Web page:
ACLU HAWAII LOGOREPORT FROM THE ACLU – HONOLULU – The Medical Cannabis Coalition of Hawai‘i (“MCCHI”) (and allies) welcomes the enactment of Act 60, which, as of Nov. 1, voids provisions in Hawai‘i rental agreements that previously would have allowed eviction of a tenant based on their status as a registered patient with Hawaiiʻs medical marijuana program. 

Medical Cannabis Coalition of Hawai‘i and Drug Policy Action Group Executive Director Rafael Kennedy said: “With 88% of voters in strong support of Hawaiiʻs 15 year-old medical marijuana program, itʻs really encouraging to see this issue stepping into the light. Housing is a core issue for many people. Itʻs incredibly expensive and can be hard to come by, especially on Oahu. Patient-renters should never have to live in fear of eviction just because of private decisions about medication. This bill goes a long way to fixing that – and people need to know about it to protect their rights. Medical marijuana patients want to be good neighbors. If smoking is not allowed in a building, then neither is smoked cannabis. Increasingly, medical marijuana is consumed without smoking at all, including methods like vaporizing, juicing, oils and tinctures, and edibles. These do not fall under any smoking ban provision.” 

The law also makes an exception for condominiums or community associations that entirely prohibit the use of medical marijuana in their rules – but advocates see a lot of down side and not a lot of upside to that idea. Kennedy continued: “A community association that rejects tenants based on the medications they choose will find itself very much behind the times. Medical marijuana is not a crime – it is, and has been, legal in Hawai‘i for 15 years. Patients and caregivers are everywhere, in every walk of life. Especially in a “graying” state like Hawai‘i as our seniors ever increasingly are making plans to “age in place,” the right approach is for rental agents to welcome medical marijuana patients as they would any other tenant. We plan to work to expand these protections, helping ensure that medical cannabis patients in Hawai‘i are treated fairly by the law.”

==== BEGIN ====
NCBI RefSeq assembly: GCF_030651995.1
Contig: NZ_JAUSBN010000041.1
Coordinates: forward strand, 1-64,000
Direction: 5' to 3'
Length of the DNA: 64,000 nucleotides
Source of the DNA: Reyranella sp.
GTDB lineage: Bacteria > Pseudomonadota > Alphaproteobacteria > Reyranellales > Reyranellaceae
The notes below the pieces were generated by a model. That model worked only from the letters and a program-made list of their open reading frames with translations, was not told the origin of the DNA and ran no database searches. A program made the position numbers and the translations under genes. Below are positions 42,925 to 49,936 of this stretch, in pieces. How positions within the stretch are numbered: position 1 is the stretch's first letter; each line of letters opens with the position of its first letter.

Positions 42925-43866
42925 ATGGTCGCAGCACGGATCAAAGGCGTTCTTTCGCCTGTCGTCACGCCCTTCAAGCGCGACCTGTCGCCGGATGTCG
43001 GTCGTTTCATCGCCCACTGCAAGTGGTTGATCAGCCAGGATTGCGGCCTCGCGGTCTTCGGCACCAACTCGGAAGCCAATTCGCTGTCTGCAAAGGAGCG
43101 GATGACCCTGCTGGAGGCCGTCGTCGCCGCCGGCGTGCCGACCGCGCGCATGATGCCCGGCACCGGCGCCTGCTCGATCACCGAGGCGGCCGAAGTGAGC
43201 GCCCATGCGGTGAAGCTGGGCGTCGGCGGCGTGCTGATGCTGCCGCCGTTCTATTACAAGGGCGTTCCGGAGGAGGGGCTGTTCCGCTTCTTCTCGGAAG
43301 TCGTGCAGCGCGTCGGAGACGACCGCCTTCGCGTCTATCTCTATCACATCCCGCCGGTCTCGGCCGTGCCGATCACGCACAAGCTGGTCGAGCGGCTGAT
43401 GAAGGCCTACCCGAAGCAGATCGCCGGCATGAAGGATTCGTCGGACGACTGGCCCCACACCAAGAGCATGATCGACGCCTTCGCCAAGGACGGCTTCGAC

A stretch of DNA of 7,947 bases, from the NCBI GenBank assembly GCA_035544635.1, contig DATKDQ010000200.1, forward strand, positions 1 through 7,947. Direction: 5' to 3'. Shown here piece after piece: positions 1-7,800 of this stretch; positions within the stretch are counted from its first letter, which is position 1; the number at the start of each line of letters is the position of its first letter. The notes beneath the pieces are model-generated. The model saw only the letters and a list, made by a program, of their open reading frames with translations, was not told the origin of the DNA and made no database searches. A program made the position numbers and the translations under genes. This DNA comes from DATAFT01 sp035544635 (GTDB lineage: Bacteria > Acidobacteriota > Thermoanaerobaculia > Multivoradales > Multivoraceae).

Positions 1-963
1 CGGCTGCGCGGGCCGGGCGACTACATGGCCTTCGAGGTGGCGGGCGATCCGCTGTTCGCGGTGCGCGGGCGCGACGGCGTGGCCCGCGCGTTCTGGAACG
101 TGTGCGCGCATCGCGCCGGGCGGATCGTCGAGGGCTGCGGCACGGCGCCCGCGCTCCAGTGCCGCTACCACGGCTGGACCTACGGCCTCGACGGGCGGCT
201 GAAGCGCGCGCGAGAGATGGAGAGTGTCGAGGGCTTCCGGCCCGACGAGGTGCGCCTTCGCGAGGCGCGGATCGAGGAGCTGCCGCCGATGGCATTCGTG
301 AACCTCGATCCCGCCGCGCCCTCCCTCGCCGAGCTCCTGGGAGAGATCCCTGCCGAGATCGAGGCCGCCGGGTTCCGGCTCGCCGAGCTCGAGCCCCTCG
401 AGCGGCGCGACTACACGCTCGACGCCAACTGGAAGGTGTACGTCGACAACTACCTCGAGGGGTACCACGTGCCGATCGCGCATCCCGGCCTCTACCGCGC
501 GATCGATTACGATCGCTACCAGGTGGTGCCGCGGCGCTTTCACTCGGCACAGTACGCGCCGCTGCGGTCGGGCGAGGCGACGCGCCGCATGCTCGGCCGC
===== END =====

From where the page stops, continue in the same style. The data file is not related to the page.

People renting or living in government-subsidized housing may not experience the same protections this law affords people renting in the private sector. 

The Medical Cannabis Coalition of Hawai‘i is a confidential, local support group and advocate for patients, caregivers and doctors accessing Hawaiiʻs medical marijuana program. Founding members include the Drug Policy Action Group and the American Civil Liberties Union of Hawai‘i. Patients, doctors and caregivers are urged to join the confidential support network “The Medical Cannabis Coalition of Hawai‘i” founded by the Drug Policy Action Group and the American Civil Liberties Union of Hawai‘i and follow the latest news at www.mcchi.org

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The Drug Policy Action Group, founded in 2004, is a sister organization to the 20 year old Drug Policy Forum of Hawai‘i. Its mission is to advocate for effective, non-punitive drug policies that minimize economic, social and human costs and to encourage pragmatic approaches based on science and concern for human dignity.



The American Civil Liberties Union of Hawai‘i has been the state’s guardian of liberty since 1965, working daily in the courts, legislatures and communities to defend and preserve the individual rights and liberties equally guaranteed to all by the Constitutions and laws of the United States and Hawai‘i.

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